and they shaped some boards out of the redwood trees,
and took them out into the ocean at the San Lorenzo River-mouth
and rode waves and made history.
Surfing is an important part of traditional Hawaiian culture,
but Californians have made it their own.
How quickly do you think that then caught on in California?
It wasn't really until the '30s that surfing started becoming
a little bit popular, and, by the '60s, it exploded.
How much experience do you need to go out there?
None. I can take you out on the first time, never surfed,
never seen the ocean, and get you up on a board.
Well, I am exactly in that category. ED LAUGHS
But when you say "get me up on a board",
you'll never get me to stand up on a board.
If... If you fight it, yes, that's true.
But if you go with me and you believe that you can
and you, kind of, open up your mind a little bit,
I can get you on your feet and riding.
-Quite a challenge.
-Yeah. Well, let's go for it.
Hands go low, to the base of your ribs.
Slide up in one smooth motion if you can,
and drop your hands to your chest and stand up.
Yeah, stay low. Excellent!
From sparkling Pacific waters to towering redwood trees,
I've discovered a state of dazzling natural resources.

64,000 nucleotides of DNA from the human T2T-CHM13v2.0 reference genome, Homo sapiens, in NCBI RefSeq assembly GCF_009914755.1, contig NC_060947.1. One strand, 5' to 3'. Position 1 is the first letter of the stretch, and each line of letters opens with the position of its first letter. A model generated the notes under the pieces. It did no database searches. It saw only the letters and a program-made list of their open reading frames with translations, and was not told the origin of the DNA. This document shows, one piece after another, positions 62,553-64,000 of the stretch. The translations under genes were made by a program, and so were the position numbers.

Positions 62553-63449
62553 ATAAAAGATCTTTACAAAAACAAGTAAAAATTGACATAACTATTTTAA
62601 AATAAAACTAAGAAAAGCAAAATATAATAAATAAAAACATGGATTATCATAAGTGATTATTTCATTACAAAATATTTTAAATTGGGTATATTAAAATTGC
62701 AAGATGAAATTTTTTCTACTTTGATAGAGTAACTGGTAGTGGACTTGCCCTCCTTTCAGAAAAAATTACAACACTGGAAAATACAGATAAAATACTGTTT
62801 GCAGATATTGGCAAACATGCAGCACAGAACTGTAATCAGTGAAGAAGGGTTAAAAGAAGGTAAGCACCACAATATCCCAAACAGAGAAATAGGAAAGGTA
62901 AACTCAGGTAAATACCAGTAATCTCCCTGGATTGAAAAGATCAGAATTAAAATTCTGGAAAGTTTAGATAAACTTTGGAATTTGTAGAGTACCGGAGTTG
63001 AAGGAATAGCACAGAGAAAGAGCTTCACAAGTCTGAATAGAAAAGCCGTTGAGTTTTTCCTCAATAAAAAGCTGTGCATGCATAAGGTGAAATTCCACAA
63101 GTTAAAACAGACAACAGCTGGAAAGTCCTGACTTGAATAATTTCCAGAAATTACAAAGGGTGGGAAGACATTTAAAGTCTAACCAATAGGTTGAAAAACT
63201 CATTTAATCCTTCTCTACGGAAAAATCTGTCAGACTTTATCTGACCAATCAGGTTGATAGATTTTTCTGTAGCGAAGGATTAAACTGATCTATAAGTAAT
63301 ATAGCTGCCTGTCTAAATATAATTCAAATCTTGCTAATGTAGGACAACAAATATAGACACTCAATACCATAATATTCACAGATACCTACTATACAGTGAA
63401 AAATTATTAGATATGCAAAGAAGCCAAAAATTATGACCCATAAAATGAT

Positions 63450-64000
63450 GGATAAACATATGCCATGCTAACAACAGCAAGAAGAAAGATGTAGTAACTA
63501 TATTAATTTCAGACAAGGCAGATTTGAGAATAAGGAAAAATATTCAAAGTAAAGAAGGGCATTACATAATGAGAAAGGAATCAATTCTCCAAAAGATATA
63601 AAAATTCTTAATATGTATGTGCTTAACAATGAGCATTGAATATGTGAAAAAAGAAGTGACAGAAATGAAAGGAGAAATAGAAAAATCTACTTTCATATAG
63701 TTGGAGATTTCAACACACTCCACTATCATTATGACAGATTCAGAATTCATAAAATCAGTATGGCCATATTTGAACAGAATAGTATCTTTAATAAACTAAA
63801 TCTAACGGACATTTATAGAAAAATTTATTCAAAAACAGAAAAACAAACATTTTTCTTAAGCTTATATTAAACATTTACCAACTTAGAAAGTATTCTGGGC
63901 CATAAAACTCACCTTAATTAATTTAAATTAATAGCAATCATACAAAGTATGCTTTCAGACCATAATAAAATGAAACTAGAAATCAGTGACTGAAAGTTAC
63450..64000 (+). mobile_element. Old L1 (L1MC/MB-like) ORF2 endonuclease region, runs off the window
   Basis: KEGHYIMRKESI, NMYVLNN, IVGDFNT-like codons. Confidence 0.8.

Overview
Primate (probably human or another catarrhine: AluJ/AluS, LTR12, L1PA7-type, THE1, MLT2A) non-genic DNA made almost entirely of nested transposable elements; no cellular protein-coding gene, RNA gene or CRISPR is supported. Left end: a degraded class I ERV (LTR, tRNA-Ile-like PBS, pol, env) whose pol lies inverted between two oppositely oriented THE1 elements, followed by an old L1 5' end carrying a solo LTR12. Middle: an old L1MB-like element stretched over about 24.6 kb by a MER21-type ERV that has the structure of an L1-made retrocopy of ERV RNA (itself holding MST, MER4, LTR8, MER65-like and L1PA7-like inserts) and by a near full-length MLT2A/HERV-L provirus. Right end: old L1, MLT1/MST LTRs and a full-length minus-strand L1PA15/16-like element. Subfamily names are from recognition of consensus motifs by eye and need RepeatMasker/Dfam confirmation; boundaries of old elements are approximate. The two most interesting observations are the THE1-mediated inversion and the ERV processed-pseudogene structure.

The United States wanted gold-rich California to be joined to it
politically as a new state in 1850,
and Californians needed to be linked physically by the completion of the
Neither party could foresee what would happen.
The California economy is easily the biggest in the United States,
eclipsing Texas and New York.
Indeed, if it were a country, only America itself, China,
Japan and Germany would be significantly bigger.
The power of Californians' imagination and the vigour of
their enterprise have astonished the world,
and indeed shaped it.
Next time, I'll explore a millionaire's mansion...
We had the largest media empire in the United States
in the mid-20th century.
..learn the secrets of the perfect guacamole...
You want to... You want to just give it a little twist.
Ah! I never knew that.
..and discover a tragic American love story.
It's like Romeo and Juliet,
if they live in southern California in the 1860s.
Michael Portillo's thousand-mile rail journey through California continues south toward Santa Clara in the heart of Silicon Valley and ends in the surf of Santa Cruz. In a high-tech bar, where robots wait on the customers, Michael traces the origins of modern-day search engines and social media to an institution founded by a railroad baron. At tech giant Intel, Michael glimpses the future on a test drive in an autonomous car.
At San Jose, the biggest city in the valley, Michael visits Japantown to meet members of a far eastern community who settled here peacefully during the 19th century but faced hostility during the mid-20th. He is then beaten over the head and body by youngsters a third of his age as he attempts to learn the martial art of kendo. A ride aboard the Roaring Camp and Big Trees Railroad takes Michael through groves of mammoth trees - the magnificent California Redwoods. Emerging from the forest on a second vintage railroad, Michael hits the beach and like a true beach boy, he takes to the waves - on a surfboard.